Lillian Helen Gusman Tedlow, my mother, in a graduation photo from the late 1930s. She attended the New Jersey College for Women, as it was then known.. Founded in 1918 as part of Rutgers University, it was renamed Douglass College in 1955. Daughter of immigrants, she was the first woman in her family to attend college.

My grandmother, my mother, and me, mid 1950s

My daughter-in-law Erica and granddaughter Etta

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A Weekend Worth Waiting For

May 6, 2021 at 7:30 pm (Family)

Ron dropped me off at the airport this past Friday. We wanted to kiss each other farewell, but of course the extremely infuriating masks made the maneuver quite tricky. I immediately thought of a painting by Magritte:

Finally – Finally! – I made it to Chicago.

Bedraggled from travel, I rang the bell. At first, nothing. Then the door flew open. “Hey there!” exclaimed my son Ben.

We hadn’t seen each other in eighteen months. I tumbled inside; we struggle with my baggage. I dropped everything and turned to him, we hugged, and I said:

“Wow! I haven’t felt a surge of pure joy like that in such a long time!” It was true. Until that moment, I hadn’t realized how dull and flattened out my emotional life had been since the pandemic took hold.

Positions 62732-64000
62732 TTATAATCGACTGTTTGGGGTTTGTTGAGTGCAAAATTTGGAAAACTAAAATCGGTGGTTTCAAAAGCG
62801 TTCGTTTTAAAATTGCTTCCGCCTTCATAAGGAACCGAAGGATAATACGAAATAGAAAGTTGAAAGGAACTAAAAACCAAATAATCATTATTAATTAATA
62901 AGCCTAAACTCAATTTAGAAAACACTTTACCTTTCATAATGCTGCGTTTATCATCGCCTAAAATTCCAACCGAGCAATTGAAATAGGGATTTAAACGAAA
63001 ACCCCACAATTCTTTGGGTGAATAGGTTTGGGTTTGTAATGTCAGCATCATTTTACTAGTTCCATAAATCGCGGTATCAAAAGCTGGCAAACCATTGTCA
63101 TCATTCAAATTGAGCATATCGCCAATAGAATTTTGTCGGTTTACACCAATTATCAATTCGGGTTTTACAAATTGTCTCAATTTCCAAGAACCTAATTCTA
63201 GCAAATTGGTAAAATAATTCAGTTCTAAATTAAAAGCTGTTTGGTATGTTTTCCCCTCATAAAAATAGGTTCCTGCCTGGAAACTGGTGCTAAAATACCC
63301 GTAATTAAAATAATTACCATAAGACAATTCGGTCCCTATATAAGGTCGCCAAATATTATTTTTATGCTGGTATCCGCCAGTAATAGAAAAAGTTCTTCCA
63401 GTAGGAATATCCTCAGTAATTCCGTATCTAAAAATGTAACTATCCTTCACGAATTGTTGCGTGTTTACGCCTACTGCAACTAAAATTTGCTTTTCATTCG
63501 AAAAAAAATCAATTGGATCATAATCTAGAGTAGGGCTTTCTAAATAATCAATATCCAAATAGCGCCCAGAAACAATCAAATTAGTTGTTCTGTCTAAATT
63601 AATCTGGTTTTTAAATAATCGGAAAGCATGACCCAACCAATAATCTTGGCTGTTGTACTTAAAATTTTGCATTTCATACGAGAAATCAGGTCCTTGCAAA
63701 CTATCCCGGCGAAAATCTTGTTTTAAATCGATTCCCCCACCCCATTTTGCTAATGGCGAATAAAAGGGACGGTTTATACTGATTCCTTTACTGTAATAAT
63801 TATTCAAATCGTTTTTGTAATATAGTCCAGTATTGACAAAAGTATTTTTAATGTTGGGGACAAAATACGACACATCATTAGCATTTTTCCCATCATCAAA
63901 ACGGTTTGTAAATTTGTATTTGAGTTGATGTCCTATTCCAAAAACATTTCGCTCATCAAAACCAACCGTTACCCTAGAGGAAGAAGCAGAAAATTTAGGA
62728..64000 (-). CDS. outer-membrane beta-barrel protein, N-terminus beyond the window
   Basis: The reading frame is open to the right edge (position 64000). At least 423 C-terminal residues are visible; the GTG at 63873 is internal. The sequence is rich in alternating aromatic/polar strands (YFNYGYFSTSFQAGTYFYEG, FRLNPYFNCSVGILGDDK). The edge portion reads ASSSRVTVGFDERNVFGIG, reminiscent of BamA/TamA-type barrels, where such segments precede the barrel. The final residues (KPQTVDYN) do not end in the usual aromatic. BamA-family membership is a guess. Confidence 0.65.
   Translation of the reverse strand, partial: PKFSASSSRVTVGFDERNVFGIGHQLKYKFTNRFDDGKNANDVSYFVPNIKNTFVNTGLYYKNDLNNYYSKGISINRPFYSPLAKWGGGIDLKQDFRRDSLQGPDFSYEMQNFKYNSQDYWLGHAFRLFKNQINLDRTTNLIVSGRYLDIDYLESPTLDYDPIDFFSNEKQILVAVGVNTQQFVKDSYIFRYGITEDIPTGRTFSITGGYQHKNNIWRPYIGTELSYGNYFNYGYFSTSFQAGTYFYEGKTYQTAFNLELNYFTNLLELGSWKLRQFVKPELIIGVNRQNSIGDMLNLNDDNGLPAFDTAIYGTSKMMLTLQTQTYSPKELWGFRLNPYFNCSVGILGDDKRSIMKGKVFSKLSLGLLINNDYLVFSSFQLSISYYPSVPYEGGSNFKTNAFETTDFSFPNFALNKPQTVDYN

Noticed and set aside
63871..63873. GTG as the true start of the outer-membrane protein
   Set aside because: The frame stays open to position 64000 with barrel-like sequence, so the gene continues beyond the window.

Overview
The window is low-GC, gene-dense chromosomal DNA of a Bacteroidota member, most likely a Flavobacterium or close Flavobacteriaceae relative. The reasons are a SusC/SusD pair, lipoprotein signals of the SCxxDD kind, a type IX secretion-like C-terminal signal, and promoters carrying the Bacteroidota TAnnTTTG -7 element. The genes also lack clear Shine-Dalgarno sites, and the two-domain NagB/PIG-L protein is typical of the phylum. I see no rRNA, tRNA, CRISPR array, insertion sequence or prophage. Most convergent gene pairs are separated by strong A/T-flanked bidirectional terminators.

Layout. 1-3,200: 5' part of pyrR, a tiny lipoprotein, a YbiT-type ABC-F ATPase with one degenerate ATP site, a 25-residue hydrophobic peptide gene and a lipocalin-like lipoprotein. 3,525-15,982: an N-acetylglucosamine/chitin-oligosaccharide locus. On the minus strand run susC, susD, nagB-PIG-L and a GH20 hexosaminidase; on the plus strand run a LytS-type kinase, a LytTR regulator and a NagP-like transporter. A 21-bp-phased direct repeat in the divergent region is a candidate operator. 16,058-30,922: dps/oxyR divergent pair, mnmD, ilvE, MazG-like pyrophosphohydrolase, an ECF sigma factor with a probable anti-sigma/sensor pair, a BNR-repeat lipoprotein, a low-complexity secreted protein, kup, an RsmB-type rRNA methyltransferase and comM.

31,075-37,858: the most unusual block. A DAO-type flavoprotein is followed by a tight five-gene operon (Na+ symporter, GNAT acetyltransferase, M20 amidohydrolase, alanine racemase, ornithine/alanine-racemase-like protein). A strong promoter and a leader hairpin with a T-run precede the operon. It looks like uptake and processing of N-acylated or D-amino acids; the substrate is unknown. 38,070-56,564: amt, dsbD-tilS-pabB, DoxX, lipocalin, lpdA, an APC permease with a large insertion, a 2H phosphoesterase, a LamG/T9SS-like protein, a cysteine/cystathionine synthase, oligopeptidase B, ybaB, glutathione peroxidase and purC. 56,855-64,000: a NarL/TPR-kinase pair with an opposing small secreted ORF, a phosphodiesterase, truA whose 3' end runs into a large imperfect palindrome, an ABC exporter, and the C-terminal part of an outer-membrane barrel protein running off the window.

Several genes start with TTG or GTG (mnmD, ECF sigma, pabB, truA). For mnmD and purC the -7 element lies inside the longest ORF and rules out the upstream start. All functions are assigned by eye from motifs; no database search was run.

Ben and Welles

Soon, Mom Erica (and a truly terrific Mom she is!) and I went to pick up the children from school. Etta is ten, Welles is seven. As they piled into the car, Etta greeted me cheerfully – “Hi, Grandma Berta.” As if she’d seen me only yesterday. When we got back to the house, hugs were freely distributed. (All four adults thoroughly vaccinated.)

Saturday and Sunday were  given over to baseball, softball, and soccer, with some screen time in between.


Welles is an aspiring pitcher. We feel that he’s got a pretty good arm, already.

Two dinners out, two in. Etta, as always, spent some time making art. She gave one of her creations to me: